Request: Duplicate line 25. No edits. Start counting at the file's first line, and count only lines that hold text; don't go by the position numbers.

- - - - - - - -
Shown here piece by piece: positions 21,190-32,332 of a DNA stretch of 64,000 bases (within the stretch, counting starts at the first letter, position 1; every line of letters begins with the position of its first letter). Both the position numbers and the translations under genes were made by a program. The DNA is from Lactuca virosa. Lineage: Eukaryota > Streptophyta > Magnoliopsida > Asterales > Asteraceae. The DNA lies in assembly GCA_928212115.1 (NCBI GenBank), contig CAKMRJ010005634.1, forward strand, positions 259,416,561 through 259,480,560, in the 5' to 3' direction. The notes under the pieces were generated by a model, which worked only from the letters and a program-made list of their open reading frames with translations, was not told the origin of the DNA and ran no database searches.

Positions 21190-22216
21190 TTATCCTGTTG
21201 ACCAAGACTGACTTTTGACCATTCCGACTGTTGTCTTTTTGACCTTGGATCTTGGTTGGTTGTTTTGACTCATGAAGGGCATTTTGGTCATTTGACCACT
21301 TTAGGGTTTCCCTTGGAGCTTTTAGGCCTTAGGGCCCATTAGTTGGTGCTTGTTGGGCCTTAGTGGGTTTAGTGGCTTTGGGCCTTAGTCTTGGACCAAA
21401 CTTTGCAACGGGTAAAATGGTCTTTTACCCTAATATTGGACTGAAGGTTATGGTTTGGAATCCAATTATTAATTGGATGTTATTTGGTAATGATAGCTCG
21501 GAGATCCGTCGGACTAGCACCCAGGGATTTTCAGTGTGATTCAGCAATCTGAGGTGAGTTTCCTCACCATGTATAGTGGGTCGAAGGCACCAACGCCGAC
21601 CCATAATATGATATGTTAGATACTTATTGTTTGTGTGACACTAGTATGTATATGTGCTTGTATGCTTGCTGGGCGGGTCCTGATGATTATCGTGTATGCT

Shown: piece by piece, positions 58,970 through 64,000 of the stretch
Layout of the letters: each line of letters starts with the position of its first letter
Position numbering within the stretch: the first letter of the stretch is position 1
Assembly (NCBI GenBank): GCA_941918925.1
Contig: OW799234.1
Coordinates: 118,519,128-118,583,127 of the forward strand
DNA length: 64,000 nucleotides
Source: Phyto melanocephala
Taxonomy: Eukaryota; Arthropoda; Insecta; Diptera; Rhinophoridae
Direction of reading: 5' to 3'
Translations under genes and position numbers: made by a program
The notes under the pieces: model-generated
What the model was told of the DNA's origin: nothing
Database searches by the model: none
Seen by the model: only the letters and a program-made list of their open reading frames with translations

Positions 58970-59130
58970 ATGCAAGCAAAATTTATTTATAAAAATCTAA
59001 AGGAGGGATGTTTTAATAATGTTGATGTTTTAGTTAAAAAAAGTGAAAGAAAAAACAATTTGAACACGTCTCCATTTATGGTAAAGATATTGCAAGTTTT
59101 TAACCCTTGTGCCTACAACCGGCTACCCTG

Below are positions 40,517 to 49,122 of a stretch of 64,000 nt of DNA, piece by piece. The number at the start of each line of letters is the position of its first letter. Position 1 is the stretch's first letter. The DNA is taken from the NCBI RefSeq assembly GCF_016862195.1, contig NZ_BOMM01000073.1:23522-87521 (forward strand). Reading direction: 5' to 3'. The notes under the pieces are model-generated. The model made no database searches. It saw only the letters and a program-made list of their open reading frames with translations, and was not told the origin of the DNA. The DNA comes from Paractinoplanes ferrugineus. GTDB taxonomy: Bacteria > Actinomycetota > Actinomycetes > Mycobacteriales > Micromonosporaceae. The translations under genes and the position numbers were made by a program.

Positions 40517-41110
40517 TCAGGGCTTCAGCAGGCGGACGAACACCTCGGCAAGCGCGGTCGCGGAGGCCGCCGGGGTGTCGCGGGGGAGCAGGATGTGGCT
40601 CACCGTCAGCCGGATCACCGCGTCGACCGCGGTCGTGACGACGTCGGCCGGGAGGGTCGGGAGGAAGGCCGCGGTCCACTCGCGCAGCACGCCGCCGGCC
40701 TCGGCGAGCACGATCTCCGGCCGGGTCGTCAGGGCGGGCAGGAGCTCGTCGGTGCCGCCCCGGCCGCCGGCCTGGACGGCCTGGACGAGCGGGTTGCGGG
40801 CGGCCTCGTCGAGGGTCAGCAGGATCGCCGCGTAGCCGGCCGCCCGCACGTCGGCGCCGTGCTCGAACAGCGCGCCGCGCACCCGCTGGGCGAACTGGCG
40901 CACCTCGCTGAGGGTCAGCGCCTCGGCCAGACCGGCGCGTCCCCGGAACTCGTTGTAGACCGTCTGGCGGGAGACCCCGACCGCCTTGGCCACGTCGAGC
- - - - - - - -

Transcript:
58970 ATGCAAGCAAAATTTATTTATAAAAATCTAA